The air and sun on my bare legs and shoulders felt like warm hands massaging away the last of Michigan’s winter chill from my body. A bottle – a real glass bottle – of Coca Dieta sweated in my hand. Cigarette smoke, all but banished from American public spaces, drifted over to me and I didn’t mind. Rapid-fire Spanish mixed with other languages sang in my ears. The chaos of the vacationers and taxi drivers thrilled me. Then it struck me. Pure joy.
And it was gone.
Sure, the happiness and pleasure remained, but that rapture vanished nearly as soon as I recognized it.
My list of what brings joy is actually very short, but it’s a list wrought with circumstances. I can only work to provide conditions that lend themselves to joy. Joy sneaks in the back door when I’m least expecting it. It appears when stars I can’t see align and forces I can’t name work together. As much as I try to figure out how to cultivate more joy, I believe the beauty of joyful moments come about exactly because I’m not expecting them.
Regretfully, my expectations have weighed me down lately.
Like a hand to the throat, expectations can choke the life right out of you. Expectations that are mine, yours, and others are a balancing act. People want and need time, energy, emotion, whatever. Not wanting to disappoint those I love or those who count on me, I try to meet all the expectations and to do so happily. I know a lot of people who operate the same way, and it can make all of us prey to being taken advantage of. It’s hard to speak up and kindly say when you think this is the case.
But, what’s worse, is when my expectations of others are out of line. When I’m not mindful of how others care for me and love me – and when I’m made aware of my thoughtless words or actions – it’s a bad, bad feeling that sits with me for days.
I read this recently on The Buddhist Blog, “Expectations are like fairy tales and myths; they are alluring but ultimately leave us disillusioned and disappointed, which are the fore-bearers of suffering. Today, I am letting go and it couldn’t be more liberating.”
A lovely thought. Even if I could let go of expectations of others, could I let go of the expectations I place on myself? I’m a bit of a control freak, as many know. I plan and organize. I generally don’t do well with loose ends. But, if I could release the stranglehold and tangle of expectations of others, wouldn’t that lead to more joy?
Yoga teachers, books, friends who are therapists, and (probably) Oprah all agree expectations lead to disappointment. There’s a whole other blog post in here – best written by someone more spiritually or therapeutically inclined than I – about expectations not being met and the ensuing disappointment.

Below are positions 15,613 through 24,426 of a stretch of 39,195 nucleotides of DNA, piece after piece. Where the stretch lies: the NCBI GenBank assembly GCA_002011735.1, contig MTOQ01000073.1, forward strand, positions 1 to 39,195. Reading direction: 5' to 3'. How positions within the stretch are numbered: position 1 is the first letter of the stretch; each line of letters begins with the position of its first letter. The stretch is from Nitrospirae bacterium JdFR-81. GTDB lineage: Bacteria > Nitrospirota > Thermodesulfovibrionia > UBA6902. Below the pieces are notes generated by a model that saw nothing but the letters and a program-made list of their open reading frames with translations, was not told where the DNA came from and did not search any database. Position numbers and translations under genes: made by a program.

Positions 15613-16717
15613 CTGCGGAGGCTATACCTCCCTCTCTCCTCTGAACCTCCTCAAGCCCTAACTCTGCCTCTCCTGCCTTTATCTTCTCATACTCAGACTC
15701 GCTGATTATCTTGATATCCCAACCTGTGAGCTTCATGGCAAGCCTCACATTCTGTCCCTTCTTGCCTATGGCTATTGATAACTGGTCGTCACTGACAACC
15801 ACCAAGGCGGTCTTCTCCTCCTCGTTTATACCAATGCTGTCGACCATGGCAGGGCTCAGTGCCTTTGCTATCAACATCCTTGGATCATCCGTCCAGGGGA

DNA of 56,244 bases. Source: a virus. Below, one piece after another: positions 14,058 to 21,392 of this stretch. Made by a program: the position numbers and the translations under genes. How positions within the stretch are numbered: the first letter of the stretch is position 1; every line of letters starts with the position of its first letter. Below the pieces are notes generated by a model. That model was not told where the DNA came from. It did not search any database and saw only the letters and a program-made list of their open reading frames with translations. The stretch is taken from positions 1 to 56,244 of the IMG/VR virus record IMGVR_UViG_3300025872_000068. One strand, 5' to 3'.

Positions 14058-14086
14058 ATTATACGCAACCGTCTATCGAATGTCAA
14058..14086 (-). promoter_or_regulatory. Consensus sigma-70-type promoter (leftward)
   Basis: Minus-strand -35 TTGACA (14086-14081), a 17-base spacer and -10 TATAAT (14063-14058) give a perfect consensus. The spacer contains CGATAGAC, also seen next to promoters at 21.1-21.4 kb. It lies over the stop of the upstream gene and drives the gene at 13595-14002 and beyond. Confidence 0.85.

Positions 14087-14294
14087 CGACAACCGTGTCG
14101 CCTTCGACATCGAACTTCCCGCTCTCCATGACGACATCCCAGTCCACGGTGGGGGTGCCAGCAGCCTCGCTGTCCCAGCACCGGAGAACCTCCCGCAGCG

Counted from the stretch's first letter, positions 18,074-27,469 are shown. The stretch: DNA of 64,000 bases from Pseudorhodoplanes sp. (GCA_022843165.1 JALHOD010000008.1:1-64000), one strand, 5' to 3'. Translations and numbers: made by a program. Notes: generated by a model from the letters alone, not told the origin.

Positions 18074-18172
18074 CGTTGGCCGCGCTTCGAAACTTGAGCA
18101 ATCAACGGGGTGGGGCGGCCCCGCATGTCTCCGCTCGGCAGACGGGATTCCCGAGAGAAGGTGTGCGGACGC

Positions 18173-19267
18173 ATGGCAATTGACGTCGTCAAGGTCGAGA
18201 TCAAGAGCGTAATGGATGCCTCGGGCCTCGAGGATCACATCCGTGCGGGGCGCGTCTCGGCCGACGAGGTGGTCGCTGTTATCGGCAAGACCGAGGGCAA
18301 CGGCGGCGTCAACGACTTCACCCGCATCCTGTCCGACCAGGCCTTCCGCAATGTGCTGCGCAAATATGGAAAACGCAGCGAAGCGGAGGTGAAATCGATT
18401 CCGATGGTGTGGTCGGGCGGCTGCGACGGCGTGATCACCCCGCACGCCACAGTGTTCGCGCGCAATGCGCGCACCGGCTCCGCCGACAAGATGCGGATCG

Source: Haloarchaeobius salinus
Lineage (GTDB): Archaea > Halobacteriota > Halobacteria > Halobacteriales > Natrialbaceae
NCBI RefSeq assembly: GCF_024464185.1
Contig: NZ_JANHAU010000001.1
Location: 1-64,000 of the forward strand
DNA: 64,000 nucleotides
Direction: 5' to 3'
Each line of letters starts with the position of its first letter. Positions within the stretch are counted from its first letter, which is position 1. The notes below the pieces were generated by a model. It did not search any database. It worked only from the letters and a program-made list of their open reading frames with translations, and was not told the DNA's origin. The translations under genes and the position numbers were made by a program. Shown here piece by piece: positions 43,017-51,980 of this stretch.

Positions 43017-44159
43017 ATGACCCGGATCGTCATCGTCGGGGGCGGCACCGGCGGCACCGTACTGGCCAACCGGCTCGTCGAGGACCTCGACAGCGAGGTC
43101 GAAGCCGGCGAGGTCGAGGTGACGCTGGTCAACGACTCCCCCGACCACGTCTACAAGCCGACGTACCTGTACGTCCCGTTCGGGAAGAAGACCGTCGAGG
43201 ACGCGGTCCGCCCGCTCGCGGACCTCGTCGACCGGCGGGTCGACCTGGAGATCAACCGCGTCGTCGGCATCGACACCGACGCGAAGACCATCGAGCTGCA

For today, it’s obvious I have no answers. My thoughts are as disjointed as this blog post. I’ve not left for you anything positive, nor have I left you with sunlight or happy thoughts. I’m still a little too woe is me for my comfort. But, a development in my afternoon may offer something else.
Out of the blue (sky)
In the time it’s taken me to write this post, the sun has fully appeared. The curtains are thrown open and Very Bad Dog is snoozing in the sun’s rays. I’m warmer than I was earlier. There’s less chatter in my head now that I’ve made room for my thoughts. The dog is certainly feeling a bit calmer.
As I was writing, kiddo, a near man, came into the sunlit room and said, out of the blue, “I love the month of March.”
Disconcerted by the timing of his statement, I asked him why he loved it. He told me he loves the smell outside, that everything gets all melt-y. Maybe kiddo meant he likes that change is in the air and that soon the sunlight will be with us for more hours of the day. Maybe he meant that as we shake off the weightiness of these winter months new things seem possible. Maybe I’m reading too much into his statement and he meant exactly what he said. No matter what he didn’t articulate for me, he seemed, without expectation, very pleased with the temperature and light both inside and out.
I could learn a couple things from that kid of mine.
As I take leave of this post to go enjoy what’s left of the sun and to enjoy a few Sunday moments with my only son (you like that alliteration?), I offer you not positivity, but hope that both sunlight and joy are within grasp. For me, at the very least, this seems a good time to go cultivate some good growing conditions.